As this blogger read-through of the “Gospel of Judas” in Marvin Meyer’s “The Nag Hammadi Scriptures”, the following main points were found.
1. First, The Gospel of Judas was not authored by Judas nor written in the 1st century. Rather, the work is a 2nd to 3rd century piece of literature attributed to a heretical Christian group called the Gnostics.
2. Secondly, whoever composed the document aimed to portray a series of fictitious conversations between Judas and Jesus (we may do future posts that bear out the details and contents of the Gospel of Judas’ portrayal of these alleged dialogues).
3. Thirdly, concerning the overall point of the document, a tale is told of Judas Iscariot being exonerated from his historic infamy as the one who betrayed Jesus to be judged and crucified. The Gospel of Judas paints Judas in a contrasting light from the Historical Four Gospels. Per this second/third century Gnostic Gospel, Judas is not a villain, but a hero.
Closing thoughts for today
Therefore, the identification of the so-called “Gospel of Judas” demonstrates already that the document cannot possibly be placed in the same class as the four Gospels. In future posts we may look again at this document by noting two further areas:
1. The Gospel of Judas is not a never-before seen document.
2. Concluding remarks on the place of the Gospel of Judas for understanding Jesus Christ today.
So why study a document that is non-authoritative and not inspired scripture? Once we see an example of a document posing as a record of Jesus’ life and words, we can better discern a fraudulent example from the genuine articles that are the four gospels. Such a study shows what typically entails a legendary account (namely embellishment of the details, importing of second and third century Gnostic thinking into a so-called first century setting and a switching of the focus from Jesus to a secondary figure). Such observations can equip us in answering critics who accuse the four Gospels of New Testament as being fictional literature.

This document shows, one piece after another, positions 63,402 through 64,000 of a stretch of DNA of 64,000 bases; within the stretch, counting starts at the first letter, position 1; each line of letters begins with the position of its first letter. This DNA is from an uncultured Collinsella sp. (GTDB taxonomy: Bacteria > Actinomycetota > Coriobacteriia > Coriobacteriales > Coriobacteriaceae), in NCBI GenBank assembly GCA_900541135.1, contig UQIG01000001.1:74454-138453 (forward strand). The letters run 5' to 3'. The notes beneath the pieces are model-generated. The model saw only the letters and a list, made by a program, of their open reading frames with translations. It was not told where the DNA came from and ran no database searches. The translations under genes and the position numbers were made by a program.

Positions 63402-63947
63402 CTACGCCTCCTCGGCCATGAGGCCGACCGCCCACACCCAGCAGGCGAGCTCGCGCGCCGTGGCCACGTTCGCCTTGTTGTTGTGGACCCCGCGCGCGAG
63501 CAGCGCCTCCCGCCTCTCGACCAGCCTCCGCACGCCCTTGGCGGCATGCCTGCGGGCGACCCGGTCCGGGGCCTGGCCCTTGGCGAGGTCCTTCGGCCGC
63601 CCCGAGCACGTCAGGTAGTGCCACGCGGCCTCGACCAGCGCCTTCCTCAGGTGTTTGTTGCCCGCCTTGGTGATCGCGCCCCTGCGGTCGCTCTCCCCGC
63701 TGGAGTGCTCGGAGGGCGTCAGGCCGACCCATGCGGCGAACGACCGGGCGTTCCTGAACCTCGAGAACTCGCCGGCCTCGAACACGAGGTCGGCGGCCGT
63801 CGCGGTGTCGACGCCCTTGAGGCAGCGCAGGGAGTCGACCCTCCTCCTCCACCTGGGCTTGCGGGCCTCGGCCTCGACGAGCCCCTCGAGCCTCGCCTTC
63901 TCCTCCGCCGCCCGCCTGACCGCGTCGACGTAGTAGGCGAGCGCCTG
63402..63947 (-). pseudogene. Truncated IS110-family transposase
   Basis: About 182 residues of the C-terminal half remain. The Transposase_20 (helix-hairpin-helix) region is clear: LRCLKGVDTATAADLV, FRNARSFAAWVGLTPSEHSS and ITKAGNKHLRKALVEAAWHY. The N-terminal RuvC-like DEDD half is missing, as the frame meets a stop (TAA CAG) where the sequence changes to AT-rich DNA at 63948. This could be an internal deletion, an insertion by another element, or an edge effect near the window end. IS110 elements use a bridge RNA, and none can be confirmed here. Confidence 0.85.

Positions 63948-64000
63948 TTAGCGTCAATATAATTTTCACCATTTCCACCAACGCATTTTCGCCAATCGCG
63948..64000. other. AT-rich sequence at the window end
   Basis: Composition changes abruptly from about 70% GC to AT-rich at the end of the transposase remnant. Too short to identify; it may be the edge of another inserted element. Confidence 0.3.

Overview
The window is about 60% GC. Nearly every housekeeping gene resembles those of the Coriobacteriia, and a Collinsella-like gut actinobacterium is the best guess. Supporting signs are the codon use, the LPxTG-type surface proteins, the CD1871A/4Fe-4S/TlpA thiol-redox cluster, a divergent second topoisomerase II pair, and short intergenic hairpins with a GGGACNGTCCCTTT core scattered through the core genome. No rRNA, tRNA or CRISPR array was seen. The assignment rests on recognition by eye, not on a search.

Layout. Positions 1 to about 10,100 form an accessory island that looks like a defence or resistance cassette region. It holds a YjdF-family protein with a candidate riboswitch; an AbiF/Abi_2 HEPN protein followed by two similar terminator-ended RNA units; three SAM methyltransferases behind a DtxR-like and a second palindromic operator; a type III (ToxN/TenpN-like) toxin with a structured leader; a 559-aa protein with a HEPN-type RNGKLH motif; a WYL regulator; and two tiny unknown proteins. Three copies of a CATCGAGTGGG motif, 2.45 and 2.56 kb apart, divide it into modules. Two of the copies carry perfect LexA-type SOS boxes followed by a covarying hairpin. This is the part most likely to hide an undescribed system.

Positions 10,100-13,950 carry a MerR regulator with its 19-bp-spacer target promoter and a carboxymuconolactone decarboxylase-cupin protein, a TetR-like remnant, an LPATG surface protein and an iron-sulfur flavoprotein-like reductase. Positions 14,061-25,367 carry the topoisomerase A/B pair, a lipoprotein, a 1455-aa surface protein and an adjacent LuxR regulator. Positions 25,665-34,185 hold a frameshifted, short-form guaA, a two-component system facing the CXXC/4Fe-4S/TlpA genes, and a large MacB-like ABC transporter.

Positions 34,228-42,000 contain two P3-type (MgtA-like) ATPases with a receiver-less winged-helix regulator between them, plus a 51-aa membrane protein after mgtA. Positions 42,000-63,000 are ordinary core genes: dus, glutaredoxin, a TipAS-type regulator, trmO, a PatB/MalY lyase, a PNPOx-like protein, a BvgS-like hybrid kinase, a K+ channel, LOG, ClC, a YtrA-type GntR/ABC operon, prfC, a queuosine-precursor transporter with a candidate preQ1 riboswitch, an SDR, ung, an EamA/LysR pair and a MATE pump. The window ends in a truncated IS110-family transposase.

1 Corinthians 12:1-7 (Greek Text)
Περὶ δὲ τῶν πνευματικῶν, ἀδελφοί, οὐ θέλω ὑμᾶς ἀγνοεῖν. 2 οἴδατε ὅτι ὅτε ἔθνη ἦτε πρὸς τὰ εἴδωλα τὰ ἄφωνα ὡς ἂν ἤγεσθε ἀπαγόμενοι. 3 διὸ γνωρίζω ὑμῖν ὅτι οὐδεὶς ἐν πνεύματι θεοῦ λαλῶν λέγει· Ἀνάθεμα Ἰησοῦς, καὶ οὐδεὶς δύναται εἰπεῖν· Κύριος Ἰησοῦς εἰ μὴ ἐν πνεύματι ἁγίῳ.
4 Διαιρέσεις δὲ χαρισμάτων εἰσίν, τὸ δὲ αὐτὸ πνεῦμα· 5 καὶ διαιρέσεις διακονιῶν εἰσιν, καὶ ὁ αὐτὸς κύριος· 6 καὶ διαιρέσεις ἐνεργημάτων εἰσίν, ὁ δὲ αὐτὸς θεός, ὁ ἐνεργῶν τὰ πάντα ἐν πᾶσιν. 7 ἑκάστῳ δὲ δίδοται ἡ φανέρωσις τοῦ πνεύματος πρὸς τὸ συμφέρον.
1 Corinthians 12:1-7 (English Text – NASB)
Now concerning spiritual gifts, brethren, I do not want you to be unaware.2 You know that when you were pagans,you were led astray to the mute idols, however you were led. 3 Therefore I make known to you that no one speaking by the Spirit of God says, “Jesus is accursed”; and no one can say, “Jesus is Lord,” except by the Holy Spirit.
4 Now there are varieties of gifts, but the same Spirit. 5 And there are varieties of ministries, and the same Lord. 6 There are varieties of effects, but the same God who works all things in all persons. 7 But to each one is given the manifestation of the Spirit for the common good.